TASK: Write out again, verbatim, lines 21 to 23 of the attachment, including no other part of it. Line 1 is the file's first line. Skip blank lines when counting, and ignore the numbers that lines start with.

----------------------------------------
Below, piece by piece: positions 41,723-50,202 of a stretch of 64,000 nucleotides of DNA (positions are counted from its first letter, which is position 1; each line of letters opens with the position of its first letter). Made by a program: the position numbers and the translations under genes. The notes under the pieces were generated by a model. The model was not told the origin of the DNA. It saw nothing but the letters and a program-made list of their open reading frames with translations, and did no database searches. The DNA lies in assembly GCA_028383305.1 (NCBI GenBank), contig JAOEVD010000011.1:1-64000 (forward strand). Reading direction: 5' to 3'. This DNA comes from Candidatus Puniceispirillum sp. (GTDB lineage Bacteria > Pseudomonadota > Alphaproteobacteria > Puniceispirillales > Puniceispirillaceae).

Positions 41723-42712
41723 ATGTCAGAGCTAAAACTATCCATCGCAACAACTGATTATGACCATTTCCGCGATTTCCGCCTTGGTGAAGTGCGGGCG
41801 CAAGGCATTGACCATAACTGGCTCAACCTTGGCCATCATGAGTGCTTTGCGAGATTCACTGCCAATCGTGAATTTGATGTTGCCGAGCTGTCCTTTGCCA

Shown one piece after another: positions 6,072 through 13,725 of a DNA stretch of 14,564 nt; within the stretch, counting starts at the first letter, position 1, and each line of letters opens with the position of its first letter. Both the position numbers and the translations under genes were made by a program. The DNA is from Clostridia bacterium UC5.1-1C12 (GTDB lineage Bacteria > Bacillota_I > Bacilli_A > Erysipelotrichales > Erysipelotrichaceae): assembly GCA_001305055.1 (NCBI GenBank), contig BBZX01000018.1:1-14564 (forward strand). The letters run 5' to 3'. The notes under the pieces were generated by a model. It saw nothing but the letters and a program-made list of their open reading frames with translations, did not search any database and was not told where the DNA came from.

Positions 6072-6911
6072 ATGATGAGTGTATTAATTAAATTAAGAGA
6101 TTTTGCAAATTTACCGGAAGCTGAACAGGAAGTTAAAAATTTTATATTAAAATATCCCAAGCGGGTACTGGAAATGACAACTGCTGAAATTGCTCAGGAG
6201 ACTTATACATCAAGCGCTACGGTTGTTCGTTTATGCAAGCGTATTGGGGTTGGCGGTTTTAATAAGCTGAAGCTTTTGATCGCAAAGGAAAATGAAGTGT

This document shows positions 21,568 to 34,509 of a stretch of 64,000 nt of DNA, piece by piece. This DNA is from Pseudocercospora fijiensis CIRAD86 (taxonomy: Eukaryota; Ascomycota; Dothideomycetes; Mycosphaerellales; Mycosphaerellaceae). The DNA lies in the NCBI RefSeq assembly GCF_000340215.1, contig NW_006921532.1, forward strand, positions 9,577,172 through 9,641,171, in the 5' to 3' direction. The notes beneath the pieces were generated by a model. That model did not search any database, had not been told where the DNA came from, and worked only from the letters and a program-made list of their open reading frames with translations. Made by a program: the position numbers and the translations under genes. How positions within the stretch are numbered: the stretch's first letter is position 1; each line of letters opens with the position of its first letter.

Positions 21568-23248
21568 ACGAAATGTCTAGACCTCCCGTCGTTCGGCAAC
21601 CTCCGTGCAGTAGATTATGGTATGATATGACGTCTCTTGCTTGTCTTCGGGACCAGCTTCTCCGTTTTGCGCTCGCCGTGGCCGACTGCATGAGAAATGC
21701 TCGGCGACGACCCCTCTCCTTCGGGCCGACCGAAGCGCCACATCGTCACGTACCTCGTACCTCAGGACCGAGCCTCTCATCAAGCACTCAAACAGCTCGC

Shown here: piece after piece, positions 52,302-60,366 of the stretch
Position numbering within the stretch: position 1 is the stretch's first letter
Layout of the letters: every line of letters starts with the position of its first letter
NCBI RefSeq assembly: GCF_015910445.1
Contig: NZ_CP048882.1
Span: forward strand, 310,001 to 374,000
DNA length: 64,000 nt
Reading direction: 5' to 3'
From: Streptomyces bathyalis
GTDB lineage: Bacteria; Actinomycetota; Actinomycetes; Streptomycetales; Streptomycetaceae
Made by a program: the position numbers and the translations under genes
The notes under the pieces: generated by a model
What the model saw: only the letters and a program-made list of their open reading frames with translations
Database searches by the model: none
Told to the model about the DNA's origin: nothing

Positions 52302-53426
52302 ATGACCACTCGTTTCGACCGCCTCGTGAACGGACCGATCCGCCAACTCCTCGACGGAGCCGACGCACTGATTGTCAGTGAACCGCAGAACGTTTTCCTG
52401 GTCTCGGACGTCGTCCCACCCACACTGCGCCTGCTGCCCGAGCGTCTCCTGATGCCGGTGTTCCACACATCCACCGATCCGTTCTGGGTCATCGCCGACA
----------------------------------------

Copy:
DNA length: 64,000 nt
Reading direction: 5' to 3'
From: Streptomyces bathyalis